Album: Live Slow Die Wise
Release Date: January 19, 2022
Live Slow Die Wise is the third album from Montreal-based artist, Geoffroy.
Live Slow Die Wise is a blurred photograph of a cold winter’s sunset – soft, bittersweet, nostalgic, with a low simmering warmth at its center. Best listened to with a warm cup of tea and a knitted sweater, Live Slow Die Wise primarily hangs on the soft picking of an acoustic guitar and Geoffroy’s smoldering deep voice. However, the tracks also feature bass, drums, ethereal female vocals, and even samples of birdsong and the sweet mumblings of a child. The tracks of Live Slow Die Wise have an intimate, conversational feel of Paul Simon or Jeff Buckley with lyrics that are heavily introspective. As Geoffroy shares “Live Slow Die Wise represents a specific state of mind. It’s about taking the time to live freely and consciously. It’s about being aware and embracing the ephemerality and fragility of life.”
Standout tracks on the album are “Strangers on a Train” and “Cold World”. “Strangers on a Train” has an irresistible air of intrigue, mystery, and romance while maintaining a fragile sorrow. Above a rhythmic guitar baseline, the lyrics drive the fateful ending of a relationship, but also how the pain of that ending will inevitably fall away into entropy; both parties could then meet again someday, but only see each other as strangers on a train. On this point, though, the track is appropriately bitter and optimistic.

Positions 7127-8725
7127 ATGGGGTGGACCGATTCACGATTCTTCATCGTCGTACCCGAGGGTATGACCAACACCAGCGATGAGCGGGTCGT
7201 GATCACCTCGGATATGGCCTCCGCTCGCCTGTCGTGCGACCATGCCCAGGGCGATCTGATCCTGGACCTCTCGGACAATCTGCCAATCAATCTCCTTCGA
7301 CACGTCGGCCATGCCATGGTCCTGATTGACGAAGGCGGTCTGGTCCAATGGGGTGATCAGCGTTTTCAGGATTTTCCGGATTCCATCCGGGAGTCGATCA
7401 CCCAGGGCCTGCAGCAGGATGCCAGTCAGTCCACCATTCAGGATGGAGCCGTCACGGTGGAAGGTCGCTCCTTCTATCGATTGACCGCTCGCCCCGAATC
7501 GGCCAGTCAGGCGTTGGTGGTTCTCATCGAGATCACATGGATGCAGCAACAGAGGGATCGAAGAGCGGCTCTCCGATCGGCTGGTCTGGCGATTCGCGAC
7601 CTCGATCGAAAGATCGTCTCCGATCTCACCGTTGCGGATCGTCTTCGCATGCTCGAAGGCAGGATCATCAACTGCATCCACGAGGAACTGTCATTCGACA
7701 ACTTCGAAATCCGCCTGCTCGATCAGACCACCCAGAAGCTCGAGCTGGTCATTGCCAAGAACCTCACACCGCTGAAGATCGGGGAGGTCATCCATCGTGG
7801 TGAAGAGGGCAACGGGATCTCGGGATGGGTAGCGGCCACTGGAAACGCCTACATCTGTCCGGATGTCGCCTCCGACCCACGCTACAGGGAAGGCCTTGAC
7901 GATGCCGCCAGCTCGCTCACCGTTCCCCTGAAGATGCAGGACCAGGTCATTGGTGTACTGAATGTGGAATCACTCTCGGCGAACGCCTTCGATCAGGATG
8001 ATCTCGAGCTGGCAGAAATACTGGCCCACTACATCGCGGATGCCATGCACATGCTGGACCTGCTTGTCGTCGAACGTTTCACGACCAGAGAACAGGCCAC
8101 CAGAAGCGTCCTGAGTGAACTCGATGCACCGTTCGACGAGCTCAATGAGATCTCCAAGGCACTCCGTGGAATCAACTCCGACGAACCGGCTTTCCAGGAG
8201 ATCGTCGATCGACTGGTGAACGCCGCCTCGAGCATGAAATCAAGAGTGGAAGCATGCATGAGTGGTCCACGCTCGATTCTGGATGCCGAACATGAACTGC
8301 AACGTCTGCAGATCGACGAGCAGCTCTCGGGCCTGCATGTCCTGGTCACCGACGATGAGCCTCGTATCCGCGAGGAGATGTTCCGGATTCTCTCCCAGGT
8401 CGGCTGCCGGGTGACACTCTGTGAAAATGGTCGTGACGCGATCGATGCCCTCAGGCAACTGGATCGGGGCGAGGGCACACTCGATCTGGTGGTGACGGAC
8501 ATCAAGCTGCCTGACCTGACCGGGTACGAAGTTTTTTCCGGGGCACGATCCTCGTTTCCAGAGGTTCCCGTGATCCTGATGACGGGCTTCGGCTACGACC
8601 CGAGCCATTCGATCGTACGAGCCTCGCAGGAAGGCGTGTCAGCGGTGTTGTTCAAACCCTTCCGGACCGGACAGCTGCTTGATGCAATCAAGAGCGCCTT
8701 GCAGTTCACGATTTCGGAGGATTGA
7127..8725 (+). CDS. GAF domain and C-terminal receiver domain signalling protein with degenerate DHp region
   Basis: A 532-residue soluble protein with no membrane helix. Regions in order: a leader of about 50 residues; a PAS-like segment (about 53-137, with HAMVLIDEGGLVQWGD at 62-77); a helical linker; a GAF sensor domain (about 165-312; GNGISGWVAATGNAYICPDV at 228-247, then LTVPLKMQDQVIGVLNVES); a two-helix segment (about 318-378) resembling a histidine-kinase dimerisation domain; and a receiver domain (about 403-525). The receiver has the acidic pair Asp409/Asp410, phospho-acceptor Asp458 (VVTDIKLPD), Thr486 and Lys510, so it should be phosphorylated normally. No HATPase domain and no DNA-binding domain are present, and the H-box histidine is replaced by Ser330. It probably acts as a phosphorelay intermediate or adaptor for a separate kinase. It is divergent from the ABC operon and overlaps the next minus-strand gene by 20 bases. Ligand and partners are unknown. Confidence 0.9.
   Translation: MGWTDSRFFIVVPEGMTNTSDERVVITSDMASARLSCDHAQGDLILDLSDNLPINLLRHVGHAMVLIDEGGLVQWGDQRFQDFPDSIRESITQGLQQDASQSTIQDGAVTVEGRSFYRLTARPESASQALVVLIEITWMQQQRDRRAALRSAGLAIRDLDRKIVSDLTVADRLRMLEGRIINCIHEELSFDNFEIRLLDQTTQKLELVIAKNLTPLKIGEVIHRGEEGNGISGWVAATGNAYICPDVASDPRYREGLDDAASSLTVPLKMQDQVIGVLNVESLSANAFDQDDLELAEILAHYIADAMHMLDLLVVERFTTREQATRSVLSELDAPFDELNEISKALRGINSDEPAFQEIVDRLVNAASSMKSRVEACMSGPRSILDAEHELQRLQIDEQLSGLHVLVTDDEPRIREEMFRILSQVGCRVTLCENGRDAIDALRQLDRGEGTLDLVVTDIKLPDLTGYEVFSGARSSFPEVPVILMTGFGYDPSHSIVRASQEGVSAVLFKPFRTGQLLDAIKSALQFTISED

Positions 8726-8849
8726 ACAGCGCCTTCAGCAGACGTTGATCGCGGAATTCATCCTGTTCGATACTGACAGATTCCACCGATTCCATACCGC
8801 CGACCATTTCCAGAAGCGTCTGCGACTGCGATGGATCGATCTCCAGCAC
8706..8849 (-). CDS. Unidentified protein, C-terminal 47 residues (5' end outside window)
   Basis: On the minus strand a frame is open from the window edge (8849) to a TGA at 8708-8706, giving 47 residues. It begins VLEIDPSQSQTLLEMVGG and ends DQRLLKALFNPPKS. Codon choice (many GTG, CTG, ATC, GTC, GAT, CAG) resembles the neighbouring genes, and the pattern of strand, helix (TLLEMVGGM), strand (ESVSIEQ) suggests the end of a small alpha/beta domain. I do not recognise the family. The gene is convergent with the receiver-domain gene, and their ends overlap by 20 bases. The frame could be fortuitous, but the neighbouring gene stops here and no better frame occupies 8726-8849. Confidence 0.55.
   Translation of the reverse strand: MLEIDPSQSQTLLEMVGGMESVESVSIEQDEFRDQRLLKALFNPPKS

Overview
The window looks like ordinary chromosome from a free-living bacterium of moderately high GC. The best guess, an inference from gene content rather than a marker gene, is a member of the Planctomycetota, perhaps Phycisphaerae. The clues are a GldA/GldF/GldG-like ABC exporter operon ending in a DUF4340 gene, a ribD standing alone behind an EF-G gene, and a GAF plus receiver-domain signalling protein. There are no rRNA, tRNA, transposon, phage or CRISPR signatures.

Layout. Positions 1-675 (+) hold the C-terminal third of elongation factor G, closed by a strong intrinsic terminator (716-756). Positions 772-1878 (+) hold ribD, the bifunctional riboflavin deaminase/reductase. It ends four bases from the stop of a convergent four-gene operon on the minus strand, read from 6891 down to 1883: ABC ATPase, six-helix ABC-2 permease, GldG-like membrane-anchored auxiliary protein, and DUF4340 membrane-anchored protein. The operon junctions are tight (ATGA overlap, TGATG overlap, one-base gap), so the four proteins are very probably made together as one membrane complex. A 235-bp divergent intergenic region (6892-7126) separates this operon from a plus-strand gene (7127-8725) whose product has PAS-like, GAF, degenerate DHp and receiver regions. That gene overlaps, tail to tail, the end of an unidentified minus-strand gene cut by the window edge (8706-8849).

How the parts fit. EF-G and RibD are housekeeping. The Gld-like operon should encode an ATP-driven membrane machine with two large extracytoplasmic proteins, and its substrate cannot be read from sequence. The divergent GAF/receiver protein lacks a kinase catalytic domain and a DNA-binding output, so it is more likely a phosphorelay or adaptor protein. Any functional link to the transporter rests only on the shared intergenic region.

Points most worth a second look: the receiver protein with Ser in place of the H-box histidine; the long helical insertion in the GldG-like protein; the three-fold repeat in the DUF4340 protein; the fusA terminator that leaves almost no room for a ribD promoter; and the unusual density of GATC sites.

“Cold World” starts appropriately, quite starkly, with just Geoffry’s voice and guitar, with an appeal from Geoffroy for kindness in this cold world. However, the track quickly builds on its bare bones with piano, bass, accompanying vocals, and other instruments to bring this appeal to a swelling climax as Geoffroy’s pleas become more desperate for love and humanity.
I grew up in Alberta, but spent most of my life in British Columbia – I also spent a lot of my summers in Britain as I was lucky enough to have immigrant parents with the capital to go visit our relatives. The amount of time I spent overseas makes it hard for me to say I feel fully Canadian, but it does make me feel typically Canadian as so many of us have mixed parentage. My parents defined another divide in me as I feel inexorably pulled to both science and the art; my father being a doctor and my mother being a school teacher. I studied both in university and now work on making healthcare software during the day, then write/read/draw/paint/dance in my evenings. My global wanderings, my education, and the fact that my appetite for media could be described as ‘voracious’ means my frame of reference is pretty varied. It’s hard to say that I have a favourite music genre, rather I am always seeking sounds that convey a sense earnestness an honesty.